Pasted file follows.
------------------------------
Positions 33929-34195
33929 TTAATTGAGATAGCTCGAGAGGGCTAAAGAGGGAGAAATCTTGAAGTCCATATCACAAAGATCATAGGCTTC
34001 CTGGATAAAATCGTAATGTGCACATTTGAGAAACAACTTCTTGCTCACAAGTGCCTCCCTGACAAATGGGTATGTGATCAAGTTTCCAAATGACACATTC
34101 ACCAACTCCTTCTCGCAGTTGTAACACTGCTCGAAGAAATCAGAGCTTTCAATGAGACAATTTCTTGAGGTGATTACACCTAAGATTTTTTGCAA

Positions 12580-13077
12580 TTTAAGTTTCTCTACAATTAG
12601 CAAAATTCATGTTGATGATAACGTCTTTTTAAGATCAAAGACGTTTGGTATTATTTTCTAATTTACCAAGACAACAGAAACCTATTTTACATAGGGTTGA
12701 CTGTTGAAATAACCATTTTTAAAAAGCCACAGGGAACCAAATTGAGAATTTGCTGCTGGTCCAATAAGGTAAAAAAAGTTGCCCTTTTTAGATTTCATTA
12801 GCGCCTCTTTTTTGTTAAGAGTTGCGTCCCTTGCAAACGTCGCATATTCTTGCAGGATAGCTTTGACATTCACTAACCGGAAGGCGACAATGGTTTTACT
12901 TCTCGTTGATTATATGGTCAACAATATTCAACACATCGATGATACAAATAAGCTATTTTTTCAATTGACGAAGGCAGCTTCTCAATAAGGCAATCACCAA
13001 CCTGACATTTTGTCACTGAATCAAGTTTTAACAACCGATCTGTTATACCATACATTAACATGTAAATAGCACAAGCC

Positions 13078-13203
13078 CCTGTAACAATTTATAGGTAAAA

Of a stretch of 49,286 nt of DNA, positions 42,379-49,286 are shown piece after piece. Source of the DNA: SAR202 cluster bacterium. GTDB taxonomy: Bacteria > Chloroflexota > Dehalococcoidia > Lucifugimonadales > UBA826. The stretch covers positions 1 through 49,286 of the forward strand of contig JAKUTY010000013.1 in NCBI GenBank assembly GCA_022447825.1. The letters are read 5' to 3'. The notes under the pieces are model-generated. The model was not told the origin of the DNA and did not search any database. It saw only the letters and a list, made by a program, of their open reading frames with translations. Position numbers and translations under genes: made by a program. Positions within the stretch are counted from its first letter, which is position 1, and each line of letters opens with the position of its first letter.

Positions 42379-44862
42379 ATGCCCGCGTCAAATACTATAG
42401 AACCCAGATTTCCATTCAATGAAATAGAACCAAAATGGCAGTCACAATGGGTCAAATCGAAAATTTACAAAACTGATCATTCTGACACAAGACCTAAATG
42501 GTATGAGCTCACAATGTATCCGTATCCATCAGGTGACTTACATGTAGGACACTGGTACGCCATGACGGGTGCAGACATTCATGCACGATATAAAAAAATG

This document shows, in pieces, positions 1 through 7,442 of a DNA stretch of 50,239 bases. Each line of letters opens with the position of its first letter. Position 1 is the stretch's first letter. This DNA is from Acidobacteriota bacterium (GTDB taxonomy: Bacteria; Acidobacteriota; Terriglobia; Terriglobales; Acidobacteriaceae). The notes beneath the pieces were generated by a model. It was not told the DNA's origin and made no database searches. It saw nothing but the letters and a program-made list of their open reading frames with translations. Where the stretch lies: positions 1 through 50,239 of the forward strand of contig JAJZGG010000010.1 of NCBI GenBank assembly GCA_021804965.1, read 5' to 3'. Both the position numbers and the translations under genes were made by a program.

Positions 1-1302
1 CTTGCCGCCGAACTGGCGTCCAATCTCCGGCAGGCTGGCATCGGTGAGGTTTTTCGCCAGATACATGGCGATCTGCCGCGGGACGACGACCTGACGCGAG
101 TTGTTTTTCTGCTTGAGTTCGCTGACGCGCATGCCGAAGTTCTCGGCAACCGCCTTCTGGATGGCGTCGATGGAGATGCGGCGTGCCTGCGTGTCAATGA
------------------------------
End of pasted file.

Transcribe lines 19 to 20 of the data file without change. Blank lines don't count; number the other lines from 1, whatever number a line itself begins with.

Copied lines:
This document shows, in pieces, positions 1 through 7,442 of a DNA stretch of 50,239 bases. Each line of letters opens with the position of its first letter. Position 1 is the stretch's first letter. This DNA is from Acidobacteriota bacterium (GTDB taxonomy: Bacteria; Acidobacteriota; Terriglobia; Terriglobales; Acidobacteriaceae). The notes beneath the pieces were generated by a model. It was not told the DNA's origin and made no database searches. It saw nothing but the letters and a program-made list of their open reading frames with translations. Where the stretch lies: positions 1 through 50,239 of the forward strand of contig JAJZGG010000010.1 of NCBI GenBank assembly GCA_021804965.1, read 5' to 3'. Both the position numbers and the translations under genes were made by a program.

Positions 1-1302